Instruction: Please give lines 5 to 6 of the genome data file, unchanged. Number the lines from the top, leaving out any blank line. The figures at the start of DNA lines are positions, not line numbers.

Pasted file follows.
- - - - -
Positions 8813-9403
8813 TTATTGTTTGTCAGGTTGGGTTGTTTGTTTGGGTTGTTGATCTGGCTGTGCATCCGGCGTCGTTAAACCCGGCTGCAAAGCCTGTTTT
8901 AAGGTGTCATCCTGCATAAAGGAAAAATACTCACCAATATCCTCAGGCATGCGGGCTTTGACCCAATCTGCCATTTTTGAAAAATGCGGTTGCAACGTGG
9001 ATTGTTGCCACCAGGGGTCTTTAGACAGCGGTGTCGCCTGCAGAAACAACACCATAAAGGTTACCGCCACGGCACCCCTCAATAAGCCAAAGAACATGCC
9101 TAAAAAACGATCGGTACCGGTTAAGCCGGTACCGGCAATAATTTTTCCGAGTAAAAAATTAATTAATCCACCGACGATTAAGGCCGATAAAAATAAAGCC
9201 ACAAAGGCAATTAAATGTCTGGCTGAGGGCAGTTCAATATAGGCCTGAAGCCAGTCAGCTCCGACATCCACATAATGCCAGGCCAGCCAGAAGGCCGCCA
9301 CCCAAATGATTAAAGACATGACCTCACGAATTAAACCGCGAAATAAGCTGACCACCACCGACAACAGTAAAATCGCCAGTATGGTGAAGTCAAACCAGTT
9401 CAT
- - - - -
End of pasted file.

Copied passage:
9101 TAAAAAACGATCGGTACCGGTTAAGCCGGTACCGGCAATAATTTTTCCGAGTAAAAAATTAATTAATCCACCGACGATTAAGGCCGATAAAAATAAAGCC
9201 ACAAAGGCAATTAAATGTCTGGCTGAGGGCAGTTCAATATAGGCCTGAAGCCAGTCAGCTCCGACATCCACATAATGCCAGGCCAGCCAGAAGGCCGCCA